Finally the nose started to drop but so was the earth coming up. Paul held the stick to his crotch and awaited his fate. Had he had a few less feet elevation when he tried this stunt I would not be writing this today as the landing gear was kissing the tall grass as he zoomed out of the dive. So he survived to stunt another day, but with more elevation from then on. A lesson learned in a frightening way.

Another pilot who flew around there during those days was a marvelously skilled stunt pilot. Paul explained that he could not come close to the precision of this fellow but a vital element was missing. If his engine failed the fellow came apart, simply losing his faculties of judgment. This resulted in his severely damaging two planes during forced landings and the third time it occurred he washed out his plane and his life. So Paul observed that keeping a cool head when the unexpected happened, was a far more desirable skill.


Pilots of those days were motivated to raise money to afford their flying by selling rides. This involved going to the people in and around the small towns. In Iowa, there was no shortage of small towns. So the pilot, with his assistant in the front cockpit, would pick out a likely town on a Sunday and circle the town at low elevation to attract attention, then head for his prechosen and nearby pasture. Cutting the ignition in and out got everyone expecting a crash and crowds would head in the direction of the descending plane. Finding the plane they also found their opportunity for the ride of their life. The pilot’s assistant was ready to sell them tickets. My mother, Neda, was usually Paul’s assistant. The tricky part of this program was to get the cooperation of the farmer who’s pasture they wanted to use. This was quite commonly achieved with the offer of a free ride. We still have a ticket book that Paul had printed and the price of a five minute ride was $5. Twenty bucks could easily be a week’s wage for those buying rides. Aerobatics were offered at a higher price but I have no memory of what that might have been. This whole process became known as “Barnstorming.”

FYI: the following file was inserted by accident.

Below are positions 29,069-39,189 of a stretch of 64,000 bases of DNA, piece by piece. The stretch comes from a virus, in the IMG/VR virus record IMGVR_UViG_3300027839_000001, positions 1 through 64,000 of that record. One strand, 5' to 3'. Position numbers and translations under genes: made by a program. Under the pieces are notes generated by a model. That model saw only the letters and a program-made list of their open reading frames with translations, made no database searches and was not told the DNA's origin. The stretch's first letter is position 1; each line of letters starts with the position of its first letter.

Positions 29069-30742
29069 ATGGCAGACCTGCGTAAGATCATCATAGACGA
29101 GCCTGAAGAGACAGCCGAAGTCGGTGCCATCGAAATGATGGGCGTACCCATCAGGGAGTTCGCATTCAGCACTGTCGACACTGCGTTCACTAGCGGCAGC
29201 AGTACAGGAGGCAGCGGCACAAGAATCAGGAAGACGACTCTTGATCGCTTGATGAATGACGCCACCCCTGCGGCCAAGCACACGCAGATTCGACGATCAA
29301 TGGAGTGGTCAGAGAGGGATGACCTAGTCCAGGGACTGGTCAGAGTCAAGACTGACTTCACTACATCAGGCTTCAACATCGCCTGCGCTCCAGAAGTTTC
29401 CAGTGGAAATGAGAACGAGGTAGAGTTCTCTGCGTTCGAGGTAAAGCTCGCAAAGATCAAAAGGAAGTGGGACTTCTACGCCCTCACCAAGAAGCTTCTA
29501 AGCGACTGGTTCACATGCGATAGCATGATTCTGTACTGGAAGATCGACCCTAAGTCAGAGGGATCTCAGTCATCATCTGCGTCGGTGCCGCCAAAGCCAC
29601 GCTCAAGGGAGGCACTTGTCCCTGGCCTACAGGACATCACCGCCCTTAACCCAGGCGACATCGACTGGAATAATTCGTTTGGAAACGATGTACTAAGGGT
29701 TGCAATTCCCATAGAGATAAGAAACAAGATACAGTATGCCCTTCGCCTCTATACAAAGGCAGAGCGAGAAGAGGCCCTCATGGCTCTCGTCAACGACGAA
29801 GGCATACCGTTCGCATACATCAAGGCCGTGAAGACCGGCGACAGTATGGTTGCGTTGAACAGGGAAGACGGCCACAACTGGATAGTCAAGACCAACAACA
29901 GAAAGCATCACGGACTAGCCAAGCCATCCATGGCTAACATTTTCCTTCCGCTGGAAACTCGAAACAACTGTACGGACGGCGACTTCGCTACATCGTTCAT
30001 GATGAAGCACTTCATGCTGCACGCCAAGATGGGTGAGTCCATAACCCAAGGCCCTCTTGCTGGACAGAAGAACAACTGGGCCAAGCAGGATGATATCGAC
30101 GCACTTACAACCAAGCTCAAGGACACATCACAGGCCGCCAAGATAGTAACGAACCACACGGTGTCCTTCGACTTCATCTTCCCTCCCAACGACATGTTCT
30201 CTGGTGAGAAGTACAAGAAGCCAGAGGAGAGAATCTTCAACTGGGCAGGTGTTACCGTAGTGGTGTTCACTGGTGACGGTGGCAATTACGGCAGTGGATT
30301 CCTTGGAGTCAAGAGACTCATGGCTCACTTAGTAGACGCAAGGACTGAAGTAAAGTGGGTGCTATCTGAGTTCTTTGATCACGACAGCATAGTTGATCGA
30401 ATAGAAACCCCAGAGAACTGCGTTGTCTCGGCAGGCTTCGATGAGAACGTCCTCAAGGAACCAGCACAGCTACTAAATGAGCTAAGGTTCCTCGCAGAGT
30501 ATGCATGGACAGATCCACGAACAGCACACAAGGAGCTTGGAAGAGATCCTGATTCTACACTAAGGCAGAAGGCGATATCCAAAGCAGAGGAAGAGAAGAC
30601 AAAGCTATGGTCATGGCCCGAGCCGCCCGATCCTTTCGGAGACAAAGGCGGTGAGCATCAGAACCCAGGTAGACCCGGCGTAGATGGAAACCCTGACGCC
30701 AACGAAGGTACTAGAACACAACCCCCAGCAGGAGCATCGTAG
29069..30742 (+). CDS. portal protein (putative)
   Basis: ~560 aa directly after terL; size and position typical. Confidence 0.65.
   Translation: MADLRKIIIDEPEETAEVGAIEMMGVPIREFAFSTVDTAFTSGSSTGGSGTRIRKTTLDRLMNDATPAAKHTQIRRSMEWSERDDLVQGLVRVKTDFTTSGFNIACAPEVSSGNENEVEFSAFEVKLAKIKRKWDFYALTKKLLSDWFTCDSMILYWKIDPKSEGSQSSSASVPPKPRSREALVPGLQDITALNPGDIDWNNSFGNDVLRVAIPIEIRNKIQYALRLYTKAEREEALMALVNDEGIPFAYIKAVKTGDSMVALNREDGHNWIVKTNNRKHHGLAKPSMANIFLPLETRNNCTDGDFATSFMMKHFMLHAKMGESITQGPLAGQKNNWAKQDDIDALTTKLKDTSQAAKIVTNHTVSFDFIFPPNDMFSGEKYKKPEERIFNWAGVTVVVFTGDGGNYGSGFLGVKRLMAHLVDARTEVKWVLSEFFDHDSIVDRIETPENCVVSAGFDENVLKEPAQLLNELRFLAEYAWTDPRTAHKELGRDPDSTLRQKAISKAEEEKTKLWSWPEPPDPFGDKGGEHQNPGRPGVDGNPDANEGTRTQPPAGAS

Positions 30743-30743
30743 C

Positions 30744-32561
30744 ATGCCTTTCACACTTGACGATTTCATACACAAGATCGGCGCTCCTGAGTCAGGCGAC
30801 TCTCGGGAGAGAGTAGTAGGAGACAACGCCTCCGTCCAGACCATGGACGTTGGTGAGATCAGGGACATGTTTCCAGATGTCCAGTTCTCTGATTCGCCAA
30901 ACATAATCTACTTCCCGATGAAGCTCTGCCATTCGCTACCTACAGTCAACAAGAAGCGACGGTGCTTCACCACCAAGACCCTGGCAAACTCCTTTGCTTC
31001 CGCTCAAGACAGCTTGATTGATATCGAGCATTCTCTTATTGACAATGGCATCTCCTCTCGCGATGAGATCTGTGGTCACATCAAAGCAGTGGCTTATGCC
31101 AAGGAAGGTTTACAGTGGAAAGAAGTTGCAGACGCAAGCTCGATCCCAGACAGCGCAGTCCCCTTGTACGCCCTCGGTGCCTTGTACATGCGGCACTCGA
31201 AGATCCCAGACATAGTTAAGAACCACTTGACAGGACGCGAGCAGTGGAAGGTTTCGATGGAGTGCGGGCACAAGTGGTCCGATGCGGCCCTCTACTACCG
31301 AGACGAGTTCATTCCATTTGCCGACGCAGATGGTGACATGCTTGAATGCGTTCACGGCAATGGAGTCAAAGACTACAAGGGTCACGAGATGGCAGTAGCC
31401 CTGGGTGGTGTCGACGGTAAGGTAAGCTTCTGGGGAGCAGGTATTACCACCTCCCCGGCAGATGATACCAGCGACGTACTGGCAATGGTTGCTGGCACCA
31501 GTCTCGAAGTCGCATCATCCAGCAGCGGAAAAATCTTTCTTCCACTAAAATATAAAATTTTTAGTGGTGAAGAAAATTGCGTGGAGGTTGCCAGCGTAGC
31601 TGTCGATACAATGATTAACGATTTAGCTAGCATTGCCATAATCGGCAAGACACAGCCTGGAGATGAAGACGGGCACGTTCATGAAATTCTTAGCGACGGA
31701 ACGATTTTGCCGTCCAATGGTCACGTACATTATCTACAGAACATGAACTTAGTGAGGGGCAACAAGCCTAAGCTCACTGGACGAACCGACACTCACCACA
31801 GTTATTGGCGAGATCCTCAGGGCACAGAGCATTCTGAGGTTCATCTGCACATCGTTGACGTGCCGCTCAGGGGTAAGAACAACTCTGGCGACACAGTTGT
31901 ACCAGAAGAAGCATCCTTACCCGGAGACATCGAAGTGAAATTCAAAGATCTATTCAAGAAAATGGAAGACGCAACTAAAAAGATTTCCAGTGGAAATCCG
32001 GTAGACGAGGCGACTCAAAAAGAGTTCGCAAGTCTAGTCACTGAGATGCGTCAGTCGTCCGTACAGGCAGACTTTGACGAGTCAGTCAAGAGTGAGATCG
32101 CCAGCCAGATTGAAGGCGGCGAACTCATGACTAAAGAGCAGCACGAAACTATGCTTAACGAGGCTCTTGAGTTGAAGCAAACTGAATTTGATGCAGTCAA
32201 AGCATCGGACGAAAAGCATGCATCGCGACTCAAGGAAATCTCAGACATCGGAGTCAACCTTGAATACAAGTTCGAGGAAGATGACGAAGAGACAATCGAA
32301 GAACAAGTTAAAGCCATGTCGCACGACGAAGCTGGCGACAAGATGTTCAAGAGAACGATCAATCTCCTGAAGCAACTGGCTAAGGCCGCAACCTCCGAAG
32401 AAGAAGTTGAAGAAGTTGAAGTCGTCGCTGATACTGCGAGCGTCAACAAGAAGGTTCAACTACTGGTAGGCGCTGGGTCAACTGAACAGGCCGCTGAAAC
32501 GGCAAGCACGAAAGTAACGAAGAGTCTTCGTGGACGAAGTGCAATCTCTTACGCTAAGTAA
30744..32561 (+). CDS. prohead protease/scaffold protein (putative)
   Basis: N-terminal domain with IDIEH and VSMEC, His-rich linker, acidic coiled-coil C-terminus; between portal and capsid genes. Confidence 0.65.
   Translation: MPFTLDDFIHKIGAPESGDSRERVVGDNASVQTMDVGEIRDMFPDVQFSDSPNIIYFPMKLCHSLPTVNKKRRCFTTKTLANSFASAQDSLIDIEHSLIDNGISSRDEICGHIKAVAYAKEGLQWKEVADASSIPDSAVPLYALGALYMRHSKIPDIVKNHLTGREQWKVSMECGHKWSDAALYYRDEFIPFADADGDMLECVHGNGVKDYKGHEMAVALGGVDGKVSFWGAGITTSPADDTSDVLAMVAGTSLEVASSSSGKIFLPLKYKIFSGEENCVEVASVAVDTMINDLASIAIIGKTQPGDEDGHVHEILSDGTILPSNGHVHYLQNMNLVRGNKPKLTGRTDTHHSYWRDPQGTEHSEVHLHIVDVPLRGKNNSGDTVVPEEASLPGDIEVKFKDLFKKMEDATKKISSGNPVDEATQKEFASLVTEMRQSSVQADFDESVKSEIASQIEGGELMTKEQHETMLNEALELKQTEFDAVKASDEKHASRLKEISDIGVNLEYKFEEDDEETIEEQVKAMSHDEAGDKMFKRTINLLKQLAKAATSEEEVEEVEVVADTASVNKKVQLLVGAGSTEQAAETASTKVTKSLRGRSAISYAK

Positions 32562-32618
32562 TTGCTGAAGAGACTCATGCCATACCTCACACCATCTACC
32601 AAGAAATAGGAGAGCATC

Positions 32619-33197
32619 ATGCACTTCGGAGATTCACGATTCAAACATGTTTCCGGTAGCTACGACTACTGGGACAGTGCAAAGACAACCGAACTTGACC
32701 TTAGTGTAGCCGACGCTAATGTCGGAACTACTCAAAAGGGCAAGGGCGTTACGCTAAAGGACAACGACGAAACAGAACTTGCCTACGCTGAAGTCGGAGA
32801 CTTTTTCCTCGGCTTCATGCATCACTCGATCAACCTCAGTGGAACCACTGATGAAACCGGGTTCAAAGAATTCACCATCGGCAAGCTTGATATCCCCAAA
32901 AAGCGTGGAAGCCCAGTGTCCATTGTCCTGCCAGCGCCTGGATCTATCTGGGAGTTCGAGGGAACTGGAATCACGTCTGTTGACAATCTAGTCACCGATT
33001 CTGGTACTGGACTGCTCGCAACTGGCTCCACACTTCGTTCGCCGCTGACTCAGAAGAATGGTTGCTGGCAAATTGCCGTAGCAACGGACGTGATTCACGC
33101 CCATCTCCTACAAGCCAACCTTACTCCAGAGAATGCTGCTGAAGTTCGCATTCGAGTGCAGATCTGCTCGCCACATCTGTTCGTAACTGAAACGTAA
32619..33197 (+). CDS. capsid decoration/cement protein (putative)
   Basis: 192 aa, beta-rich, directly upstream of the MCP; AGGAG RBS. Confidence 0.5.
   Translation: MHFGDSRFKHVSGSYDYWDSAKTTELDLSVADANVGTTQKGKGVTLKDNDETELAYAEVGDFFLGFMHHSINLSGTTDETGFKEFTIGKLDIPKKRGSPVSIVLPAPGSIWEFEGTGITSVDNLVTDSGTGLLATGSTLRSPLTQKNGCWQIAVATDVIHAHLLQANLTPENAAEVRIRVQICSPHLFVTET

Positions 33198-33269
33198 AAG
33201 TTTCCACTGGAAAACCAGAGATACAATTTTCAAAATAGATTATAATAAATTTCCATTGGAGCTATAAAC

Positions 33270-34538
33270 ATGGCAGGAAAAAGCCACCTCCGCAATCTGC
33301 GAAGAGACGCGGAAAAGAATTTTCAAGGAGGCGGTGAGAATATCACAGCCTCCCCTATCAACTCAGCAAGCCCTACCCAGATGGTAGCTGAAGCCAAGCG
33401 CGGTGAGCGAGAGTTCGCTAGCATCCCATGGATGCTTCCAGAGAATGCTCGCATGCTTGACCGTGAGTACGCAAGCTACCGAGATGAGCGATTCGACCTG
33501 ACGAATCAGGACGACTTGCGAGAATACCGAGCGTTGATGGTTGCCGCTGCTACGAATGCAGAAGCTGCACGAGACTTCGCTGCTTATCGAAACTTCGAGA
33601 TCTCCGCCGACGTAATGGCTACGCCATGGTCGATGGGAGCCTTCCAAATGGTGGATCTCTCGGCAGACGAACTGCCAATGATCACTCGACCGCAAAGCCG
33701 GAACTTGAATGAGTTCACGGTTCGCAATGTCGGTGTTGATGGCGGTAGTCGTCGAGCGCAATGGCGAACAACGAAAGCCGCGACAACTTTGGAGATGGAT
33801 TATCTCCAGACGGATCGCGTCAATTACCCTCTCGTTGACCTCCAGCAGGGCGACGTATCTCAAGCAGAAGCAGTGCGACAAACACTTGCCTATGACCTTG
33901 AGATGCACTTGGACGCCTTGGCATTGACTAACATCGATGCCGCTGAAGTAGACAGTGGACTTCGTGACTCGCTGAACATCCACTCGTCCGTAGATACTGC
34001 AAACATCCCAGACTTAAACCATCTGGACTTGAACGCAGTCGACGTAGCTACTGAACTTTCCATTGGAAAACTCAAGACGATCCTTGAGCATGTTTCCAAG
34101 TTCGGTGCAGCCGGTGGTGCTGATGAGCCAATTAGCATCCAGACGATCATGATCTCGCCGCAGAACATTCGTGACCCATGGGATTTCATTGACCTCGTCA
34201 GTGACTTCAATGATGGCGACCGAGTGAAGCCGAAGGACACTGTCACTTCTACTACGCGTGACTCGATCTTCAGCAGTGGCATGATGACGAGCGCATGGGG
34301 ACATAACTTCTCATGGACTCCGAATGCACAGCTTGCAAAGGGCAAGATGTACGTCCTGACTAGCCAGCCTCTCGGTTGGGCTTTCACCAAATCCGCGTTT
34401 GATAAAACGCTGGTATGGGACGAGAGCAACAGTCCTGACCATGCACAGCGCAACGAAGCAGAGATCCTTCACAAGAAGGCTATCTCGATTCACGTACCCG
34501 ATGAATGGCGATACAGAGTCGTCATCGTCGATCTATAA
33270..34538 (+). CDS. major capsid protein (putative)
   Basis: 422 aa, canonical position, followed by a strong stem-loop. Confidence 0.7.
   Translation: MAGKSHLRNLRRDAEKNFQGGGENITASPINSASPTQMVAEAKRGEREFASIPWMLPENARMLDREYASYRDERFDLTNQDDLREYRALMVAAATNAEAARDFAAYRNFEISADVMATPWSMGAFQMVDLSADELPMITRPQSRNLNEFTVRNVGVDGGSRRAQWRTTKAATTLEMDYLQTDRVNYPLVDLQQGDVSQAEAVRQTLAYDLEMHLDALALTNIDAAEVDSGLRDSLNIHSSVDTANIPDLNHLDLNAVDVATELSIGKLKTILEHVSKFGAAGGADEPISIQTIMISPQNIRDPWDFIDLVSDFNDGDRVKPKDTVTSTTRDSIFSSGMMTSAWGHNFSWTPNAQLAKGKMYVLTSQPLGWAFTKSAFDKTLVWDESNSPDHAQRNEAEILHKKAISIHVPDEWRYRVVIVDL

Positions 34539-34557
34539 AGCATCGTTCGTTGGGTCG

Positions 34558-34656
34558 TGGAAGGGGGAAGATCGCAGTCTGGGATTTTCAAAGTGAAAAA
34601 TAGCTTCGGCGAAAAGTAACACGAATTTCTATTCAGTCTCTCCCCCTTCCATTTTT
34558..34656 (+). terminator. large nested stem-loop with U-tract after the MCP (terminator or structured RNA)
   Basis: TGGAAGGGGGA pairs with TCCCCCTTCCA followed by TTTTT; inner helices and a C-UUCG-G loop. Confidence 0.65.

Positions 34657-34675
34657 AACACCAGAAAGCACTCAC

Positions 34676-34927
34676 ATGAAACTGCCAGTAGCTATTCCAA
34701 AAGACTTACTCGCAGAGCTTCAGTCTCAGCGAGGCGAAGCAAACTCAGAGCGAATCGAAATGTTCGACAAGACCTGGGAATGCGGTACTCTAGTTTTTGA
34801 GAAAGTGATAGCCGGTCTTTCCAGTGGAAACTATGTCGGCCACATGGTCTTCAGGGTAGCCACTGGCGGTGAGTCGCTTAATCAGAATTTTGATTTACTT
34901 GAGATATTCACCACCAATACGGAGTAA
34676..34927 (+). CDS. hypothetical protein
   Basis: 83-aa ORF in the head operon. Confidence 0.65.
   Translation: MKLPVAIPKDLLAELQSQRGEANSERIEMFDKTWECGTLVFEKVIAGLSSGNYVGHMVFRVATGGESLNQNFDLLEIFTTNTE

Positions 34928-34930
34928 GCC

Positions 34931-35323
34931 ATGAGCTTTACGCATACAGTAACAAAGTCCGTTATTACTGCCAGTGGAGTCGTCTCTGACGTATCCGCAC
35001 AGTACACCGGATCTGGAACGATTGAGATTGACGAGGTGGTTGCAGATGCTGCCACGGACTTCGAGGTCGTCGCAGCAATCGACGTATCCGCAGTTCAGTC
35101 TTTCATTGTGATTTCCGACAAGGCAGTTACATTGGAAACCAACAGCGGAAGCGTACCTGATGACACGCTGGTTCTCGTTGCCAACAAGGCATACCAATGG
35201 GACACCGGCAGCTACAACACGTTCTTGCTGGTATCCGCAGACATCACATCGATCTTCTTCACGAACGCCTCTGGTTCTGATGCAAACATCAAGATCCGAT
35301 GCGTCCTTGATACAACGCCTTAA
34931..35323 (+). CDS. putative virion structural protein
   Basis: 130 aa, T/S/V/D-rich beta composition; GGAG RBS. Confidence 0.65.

The front cockpit of the Eagle Rock was large enough for two normal people side by side. So often, two were taken together and also Paul preferred to have two assistants along, one to help people in and out of the cockpit and the other to sell the tickets and keep ticket holders in order.

One passenger who desired some stunting could not keep his lunch down. They got the fun task of cleaning out the vomit from the cockpit. Barf bags were yet to be invented.